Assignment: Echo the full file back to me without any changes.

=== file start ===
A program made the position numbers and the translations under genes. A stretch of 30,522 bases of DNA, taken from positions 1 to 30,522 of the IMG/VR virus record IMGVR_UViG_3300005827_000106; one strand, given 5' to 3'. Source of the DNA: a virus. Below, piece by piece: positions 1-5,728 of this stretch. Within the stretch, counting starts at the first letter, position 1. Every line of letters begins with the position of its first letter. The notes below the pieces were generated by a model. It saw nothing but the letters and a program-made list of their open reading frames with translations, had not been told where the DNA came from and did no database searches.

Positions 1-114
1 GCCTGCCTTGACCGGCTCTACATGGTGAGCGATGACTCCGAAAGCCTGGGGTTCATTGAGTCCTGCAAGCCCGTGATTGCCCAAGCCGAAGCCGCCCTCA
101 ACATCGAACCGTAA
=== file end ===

A program made the position numbers and the translations under genes. A stretch of 30,522 bases of DNA, taken from positions 1 to 30,522 of the IMG/VR virus record IMGVR_UViG_3300005827_000106; one strand, given 5' to 3'. Source of the DNA: a virus. Below, piece by piece: positions 1-5,728 of this stretch. Within the stretch, counting starts at the first letter, position 1. Every line of letters begins with the position of its first letter. The notes below the pieces were generated by a model. It saw nothing but the letters and a program-made list of their open reading frames with translations, had not been told where the DNA came from and did no database searches.

Positions 1-114
1 GCCTGCCTTGACCGGCTCTACATGGTGAGCGATGACTCCGAAAGCCTGGGGTTCATTGAGTCCTGCAAGCCCGTGATTGCCCAAGCCGAAGCCGCCCTCA
101 ACATCGAACCGTAA